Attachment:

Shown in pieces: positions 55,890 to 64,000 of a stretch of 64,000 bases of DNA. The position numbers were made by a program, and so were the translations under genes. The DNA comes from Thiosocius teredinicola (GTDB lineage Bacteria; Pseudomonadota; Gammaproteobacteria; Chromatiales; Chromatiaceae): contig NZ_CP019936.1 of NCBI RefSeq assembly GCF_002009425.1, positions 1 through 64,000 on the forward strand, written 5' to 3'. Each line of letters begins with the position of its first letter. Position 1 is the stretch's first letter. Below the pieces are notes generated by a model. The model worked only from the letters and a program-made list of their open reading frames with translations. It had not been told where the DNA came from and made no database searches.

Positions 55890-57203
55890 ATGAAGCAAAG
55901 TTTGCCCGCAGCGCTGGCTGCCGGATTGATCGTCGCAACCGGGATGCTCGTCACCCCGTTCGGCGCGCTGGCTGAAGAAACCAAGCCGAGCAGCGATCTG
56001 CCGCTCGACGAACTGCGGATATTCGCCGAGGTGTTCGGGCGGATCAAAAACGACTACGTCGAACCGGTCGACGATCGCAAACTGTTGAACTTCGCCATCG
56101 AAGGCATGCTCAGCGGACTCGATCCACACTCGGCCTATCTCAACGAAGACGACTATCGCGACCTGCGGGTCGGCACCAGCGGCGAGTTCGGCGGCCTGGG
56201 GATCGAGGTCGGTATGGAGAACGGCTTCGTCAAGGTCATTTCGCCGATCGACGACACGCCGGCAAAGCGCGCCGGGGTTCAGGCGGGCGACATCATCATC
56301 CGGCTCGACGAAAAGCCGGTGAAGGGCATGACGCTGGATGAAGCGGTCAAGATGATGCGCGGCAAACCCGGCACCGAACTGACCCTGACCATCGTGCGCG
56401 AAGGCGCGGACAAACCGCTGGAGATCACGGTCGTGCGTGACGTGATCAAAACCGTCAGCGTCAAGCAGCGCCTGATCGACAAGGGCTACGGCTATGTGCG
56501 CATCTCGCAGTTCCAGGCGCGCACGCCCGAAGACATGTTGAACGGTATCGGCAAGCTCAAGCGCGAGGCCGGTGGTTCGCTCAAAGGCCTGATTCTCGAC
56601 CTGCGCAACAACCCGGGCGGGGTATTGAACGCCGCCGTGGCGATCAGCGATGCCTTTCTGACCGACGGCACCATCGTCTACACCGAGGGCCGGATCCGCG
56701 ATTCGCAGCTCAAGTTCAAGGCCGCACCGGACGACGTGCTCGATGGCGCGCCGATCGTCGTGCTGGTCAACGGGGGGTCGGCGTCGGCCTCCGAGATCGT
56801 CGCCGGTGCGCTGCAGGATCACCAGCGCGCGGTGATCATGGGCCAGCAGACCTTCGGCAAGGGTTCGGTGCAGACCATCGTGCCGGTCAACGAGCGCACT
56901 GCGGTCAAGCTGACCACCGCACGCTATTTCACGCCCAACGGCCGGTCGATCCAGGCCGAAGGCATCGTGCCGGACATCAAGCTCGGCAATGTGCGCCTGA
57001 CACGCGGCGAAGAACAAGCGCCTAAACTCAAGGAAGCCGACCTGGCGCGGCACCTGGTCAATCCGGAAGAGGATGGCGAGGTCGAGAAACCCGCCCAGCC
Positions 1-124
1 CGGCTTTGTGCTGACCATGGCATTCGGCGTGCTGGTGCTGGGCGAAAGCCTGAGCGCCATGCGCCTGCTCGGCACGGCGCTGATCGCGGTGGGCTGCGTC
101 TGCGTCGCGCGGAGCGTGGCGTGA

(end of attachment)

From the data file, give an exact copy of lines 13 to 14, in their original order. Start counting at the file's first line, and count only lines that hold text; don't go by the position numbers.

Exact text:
56801 CGCCGGTGCGCTGCAGGATCACCAGCGCGCGGTGATCATGGGCCAGCAGACCTTCGGCAAGGGTTCGGTGCAGACCATCGTGCCGGTCAACGAGCGCACT
56901 GCGGTCAAGCTGACCACCGCACGCTATTTCACGCCCAACGGCCGGTCGATCCAGGCCGAAGGCATCGTGCCGGACATCAAGCTCGGCAATGTGCGCCTGA